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Officials plead for residents to stay off the roads

By Staff | Feb 10, 2010

Shepherdstown municipal employee Brian Welch clears the sidewalk in front of Town Hall during the second of two heavy snowstorms in less than a week.

Local officials involved in the emergency response to today’s severe blizzard are echoing calls issued by the National Weather Service to stay off the roads until the the storm has passed.

The National Weather Service has issued a special weather statement warning of extremely dangerous winter weather conditions in the Eastern Panhandle through this afternoon.

“Do not attempt to drive this morning and early afternoon,” read part of the statement, which continues “life threatening blizzard conditions have developed rapidly across the Baltimore-Washington region and the Eastern Panhandle of West Virginia.” A blizzard warning remains in effect until 7 p.m. Six to 12 inches of blowing snow are predicted to fall by the end of this storm, with winds increasing to 20 to 30 mph with gusts of around 45 mph.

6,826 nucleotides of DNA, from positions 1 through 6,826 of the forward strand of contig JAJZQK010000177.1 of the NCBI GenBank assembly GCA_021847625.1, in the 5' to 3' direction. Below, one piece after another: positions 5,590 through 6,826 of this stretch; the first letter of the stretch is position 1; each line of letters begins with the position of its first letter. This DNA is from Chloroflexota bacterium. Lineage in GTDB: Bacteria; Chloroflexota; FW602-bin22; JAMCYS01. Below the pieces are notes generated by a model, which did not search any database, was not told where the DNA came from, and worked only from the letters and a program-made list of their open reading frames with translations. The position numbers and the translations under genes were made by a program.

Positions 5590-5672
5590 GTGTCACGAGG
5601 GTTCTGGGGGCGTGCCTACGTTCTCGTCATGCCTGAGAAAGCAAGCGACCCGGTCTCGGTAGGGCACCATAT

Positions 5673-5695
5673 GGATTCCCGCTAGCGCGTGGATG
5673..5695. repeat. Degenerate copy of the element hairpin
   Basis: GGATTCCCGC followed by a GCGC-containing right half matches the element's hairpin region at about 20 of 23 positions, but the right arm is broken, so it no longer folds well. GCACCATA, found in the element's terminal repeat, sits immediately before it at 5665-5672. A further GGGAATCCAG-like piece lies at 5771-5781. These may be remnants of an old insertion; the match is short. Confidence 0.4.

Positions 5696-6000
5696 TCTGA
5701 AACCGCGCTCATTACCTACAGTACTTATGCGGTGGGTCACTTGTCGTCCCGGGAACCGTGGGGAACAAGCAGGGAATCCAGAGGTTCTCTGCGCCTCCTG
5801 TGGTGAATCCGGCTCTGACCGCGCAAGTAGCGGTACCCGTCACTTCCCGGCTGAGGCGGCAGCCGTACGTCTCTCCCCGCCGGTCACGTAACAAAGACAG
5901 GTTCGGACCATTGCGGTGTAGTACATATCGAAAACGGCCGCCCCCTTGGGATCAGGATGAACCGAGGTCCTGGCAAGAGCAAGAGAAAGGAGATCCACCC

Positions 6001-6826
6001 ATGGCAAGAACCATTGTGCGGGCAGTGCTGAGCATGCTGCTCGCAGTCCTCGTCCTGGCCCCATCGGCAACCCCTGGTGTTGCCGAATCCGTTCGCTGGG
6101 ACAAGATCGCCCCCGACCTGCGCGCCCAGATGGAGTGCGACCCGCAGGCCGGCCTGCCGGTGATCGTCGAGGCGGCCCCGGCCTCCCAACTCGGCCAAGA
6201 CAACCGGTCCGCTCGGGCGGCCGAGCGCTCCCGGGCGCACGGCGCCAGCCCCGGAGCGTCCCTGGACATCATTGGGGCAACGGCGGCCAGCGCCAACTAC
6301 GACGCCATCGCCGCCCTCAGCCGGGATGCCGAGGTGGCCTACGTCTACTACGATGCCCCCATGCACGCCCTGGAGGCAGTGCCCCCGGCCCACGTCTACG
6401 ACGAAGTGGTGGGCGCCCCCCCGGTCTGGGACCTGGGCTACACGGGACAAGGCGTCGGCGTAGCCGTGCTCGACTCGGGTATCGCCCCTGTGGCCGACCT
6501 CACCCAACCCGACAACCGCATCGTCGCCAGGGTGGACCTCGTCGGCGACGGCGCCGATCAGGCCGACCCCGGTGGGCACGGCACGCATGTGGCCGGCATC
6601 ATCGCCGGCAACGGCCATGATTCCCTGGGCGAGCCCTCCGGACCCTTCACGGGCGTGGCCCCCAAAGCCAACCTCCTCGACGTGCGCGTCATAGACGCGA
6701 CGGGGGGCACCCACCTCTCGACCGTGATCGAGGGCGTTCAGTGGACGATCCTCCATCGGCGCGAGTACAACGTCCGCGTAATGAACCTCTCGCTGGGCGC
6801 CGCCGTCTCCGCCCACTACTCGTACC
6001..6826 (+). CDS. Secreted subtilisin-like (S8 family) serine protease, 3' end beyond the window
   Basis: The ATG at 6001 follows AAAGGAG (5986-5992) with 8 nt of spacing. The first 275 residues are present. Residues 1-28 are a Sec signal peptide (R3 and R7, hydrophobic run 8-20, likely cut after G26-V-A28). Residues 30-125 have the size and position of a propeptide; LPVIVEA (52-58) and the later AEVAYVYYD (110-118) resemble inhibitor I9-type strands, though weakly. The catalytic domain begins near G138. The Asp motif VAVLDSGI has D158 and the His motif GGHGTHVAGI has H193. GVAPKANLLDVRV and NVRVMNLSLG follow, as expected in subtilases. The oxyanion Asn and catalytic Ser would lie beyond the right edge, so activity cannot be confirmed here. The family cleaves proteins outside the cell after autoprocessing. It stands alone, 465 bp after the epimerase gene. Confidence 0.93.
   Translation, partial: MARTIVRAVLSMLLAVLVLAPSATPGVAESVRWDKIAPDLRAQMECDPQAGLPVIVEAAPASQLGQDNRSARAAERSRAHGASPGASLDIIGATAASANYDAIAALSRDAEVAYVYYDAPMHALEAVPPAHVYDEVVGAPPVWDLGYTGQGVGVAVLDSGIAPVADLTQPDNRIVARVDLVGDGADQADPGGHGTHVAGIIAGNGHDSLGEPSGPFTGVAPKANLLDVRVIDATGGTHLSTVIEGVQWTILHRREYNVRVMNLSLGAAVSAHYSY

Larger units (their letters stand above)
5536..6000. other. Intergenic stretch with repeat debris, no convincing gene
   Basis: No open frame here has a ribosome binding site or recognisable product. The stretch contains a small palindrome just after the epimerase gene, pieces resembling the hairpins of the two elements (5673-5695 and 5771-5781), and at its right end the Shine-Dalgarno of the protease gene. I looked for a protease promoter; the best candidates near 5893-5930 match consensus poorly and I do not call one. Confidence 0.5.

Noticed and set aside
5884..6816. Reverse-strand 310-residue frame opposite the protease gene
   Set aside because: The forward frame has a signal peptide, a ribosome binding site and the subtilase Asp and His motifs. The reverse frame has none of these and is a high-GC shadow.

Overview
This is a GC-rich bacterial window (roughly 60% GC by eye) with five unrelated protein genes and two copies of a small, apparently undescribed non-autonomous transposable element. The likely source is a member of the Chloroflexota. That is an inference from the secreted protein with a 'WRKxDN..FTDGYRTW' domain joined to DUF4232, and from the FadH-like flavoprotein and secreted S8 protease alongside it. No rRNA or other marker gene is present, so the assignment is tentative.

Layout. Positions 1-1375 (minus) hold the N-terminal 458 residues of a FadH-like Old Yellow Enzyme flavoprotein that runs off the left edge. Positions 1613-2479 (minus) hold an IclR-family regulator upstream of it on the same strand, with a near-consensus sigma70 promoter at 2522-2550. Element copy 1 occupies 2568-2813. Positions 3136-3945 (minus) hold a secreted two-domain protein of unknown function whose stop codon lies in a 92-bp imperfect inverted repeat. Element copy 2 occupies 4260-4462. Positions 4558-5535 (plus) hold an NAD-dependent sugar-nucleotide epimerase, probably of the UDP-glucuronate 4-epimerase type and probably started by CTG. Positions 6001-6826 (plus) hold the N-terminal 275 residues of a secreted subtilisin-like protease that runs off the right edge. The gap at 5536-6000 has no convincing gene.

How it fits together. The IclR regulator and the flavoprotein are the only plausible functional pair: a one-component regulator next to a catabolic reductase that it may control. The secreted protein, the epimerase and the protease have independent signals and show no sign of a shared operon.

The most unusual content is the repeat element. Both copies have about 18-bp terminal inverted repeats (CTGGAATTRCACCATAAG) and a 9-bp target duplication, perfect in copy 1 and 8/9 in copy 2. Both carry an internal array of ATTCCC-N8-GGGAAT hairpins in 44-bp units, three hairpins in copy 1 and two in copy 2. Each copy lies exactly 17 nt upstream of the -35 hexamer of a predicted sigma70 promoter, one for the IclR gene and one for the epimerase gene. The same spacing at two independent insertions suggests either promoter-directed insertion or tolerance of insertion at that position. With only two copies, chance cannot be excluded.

Blowing and drifting snow will reduce visibilities to between one quarter of a mile or lass at times, producing blizzard conditions.

“We are strongly encouraging people to stay off the roads,” said Jefferson County Homeland Security and Emergency Management director Barbara Miller in a telephone interview this morning. She also said that the National Weather Service has activated over 250 SkyWarn storm spotters in Jefferson County to confirm NWS weather radar observations.

A Red Cross Shelter is operating at Covenant Baptist Church on Route 230, south of Shepherdstown. Any residents needing to take shelter are welcome there.

Miller also praised the work of the Shepherd University Student Services Volunteers, who have helped with recovery efforts in Jefferson County, including assisting with setting up the Red Cross shelter, shoveling out fire hydrants and helping as telephone operators for county emergency units.